months ago and said that we didn‘t have any catchphrases. and that we weren‘t into that. But when you play to live audiences. they pick up on things and it‘s a sign that some people want them. They‘re also very good for merchandise.‘ And lo. there are indeed T-shirts and mugs at their modest stall outside the venue. emblazoned by slogans such as ‘1)on‘t let me down boflins‘ from their Question 'I‘ime-esque debating programme fronted by the shouty Raymond Terrific and ‘That‘s Numberwang!‘ from their fast-paced absurdist quiz show.

Back in the mid-90s with Mitchell and Webb part of the (‘ambridgc Footlights team which appeared on the Edinburgh Fringe. worrying about whether they should invent catchphrases that would or wouldn‘t slip into the nation‘s psyches was the least of their concerns. Getting enough folk to come to their shows at the

Pleasance was the first hurdle. but soon their



comedic sensibility eased them away from Footlights and into their own bona tide double act. Aside from the odd scathing review (‘l‘m convinced that one paper sent along someone who hated both comedy and the linglish.‘ reckons Webb) the pair did more than enough to nab the attention of those in the media who could fling open some doors for them.

But as Mitchell recalls. the experience wasn‘t without its heavy downside. ‘lidinburgh was a very important part of getting on. but at the same time I can‘t help having a bitter memory of being in this place where the signs of holiday are all around you and not only are you at work but you‘re paying through the nose to do it. It was so tnuch tnore stressful in the late 90s than this tour because there was so much riding on it then. If our show was good then we‘d perhaps get work for the next year. It‘s really high stakes and I‘m surprised that there are not more murders on the Fringe.‘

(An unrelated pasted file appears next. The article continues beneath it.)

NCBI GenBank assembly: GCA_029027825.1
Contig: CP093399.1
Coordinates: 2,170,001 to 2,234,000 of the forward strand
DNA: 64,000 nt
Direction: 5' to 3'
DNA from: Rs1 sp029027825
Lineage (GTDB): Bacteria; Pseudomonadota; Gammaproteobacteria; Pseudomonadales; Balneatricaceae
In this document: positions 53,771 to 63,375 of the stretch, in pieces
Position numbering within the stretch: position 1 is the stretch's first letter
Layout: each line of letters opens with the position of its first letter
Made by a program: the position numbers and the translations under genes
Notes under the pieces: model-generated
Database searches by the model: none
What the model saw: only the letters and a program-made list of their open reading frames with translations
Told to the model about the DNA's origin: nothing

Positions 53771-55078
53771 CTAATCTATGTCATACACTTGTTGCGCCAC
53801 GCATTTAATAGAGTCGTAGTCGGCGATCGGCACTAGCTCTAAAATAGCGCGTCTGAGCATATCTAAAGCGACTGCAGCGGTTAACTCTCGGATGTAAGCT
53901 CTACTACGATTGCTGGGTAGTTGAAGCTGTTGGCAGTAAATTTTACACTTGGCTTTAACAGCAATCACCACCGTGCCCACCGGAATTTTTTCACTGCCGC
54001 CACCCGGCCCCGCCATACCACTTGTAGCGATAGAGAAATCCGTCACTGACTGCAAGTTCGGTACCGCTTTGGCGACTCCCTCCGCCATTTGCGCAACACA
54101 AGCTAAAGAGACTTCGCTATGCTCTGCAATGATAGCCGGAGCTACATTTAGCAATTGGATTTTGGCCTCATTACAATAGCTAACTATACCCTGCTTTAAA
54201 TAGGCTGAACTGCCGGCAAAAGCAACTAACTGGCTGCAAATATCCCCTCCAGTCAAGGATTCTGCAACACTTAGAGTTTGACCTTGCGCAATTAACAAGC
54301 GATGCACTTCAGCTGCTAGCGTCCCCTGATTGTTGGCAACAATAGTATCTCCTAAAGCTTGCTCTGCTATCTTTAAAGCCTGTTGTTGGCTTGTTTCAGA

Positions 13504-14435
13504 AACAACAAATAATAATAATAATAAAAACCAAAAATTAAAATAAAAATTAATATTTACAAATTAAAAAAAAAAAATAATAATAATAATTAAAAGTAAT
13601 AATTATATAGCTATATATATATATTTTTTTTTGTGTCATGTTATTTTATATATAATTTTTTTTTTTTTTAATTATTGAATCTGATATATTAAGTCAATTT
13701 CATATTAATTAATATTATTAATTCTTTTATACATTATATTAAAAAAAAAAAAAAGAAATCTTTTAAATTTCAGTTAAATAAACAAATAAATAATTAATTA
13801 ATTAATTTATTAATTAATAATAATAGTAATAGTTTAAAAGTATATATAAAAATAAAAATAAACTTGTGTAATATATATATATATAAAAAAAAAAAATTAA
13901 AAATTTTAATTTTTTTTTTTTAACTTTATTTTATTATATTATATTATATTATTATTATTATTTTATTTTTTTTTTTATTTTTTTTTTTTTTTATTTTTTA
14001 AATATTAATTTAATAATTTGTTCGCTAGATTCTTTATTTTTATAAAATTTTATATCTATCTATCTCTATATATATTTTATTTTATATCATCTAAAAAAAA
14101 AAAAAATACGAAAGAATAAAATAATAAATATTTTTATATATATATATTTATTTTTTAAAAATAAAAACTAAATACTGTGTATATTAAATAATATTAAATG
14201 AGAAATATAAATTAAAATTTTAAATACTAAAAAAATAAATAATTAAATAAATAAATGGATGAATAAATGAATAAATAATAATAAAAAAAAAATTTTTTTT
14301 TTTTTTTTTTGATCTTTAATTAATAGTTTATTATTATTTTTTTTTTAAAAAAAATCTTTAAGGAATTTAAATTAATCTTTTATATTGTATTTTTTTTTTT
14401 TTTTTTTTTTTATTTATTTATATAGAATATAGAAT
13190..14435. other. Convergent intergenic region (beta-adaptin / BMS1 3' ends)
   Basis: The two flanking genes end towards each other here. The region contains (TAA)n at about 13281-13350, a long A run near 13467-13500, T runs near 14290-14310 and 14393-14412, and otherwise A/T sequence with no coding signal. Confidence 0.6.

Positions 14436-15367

It appears highly unlikely that you‘ll ever see David Mitchell and Robert Webb with hands around each other‘s throats. For one thing. it must be a help that they go off and do their own thing from time to time: Webb has appeared in BBC3 comedy The .S'moking Room and Ben lilton‘s Blessed while Mitchell has been filming with Michelle Pfeiffer and Henry Winkler in Amy ('lue/ess lleckerling‘s I Could Never Be Your Woman and is set to appear in new (‘hannel 4 sketch show Blunder. Most ironic of all. while David Mitchell‘s character spent three series trying to get ()livia (‘olman‘s Sophie naked. Robert Webb spent a whole movie in the buff with her. as naturists in this year‘s Britcom wedding movie. ('on/‘ettt‘. (‘olman was scheduled to appear on tour but having a baby rather put paid to that.

Above all. they seem to be naturally calm chaps. ‘(ienerally we get quite irritated but not furious.‘ offers Mitchell who once harboured ambitions to be Prime Minister though only to be able to make 'embarrassing remarks about my successors.‘ Webb insists that they‘re ‘nol ones for screaming at people or each other: it all just gets repressed then released in various private ways. Private. sick ways.‘

The No Faces of Mitchell and Webb, King’s Theatre, Glasgow, Sun 19 Nov; Peep Show DVD boxset of series’ 1-3 is out now; The TWO Faces of Mitchell and Webb Live DVD is out on Mon 27 Nov.

1(3- 30 Nov 9000 THE LIST 19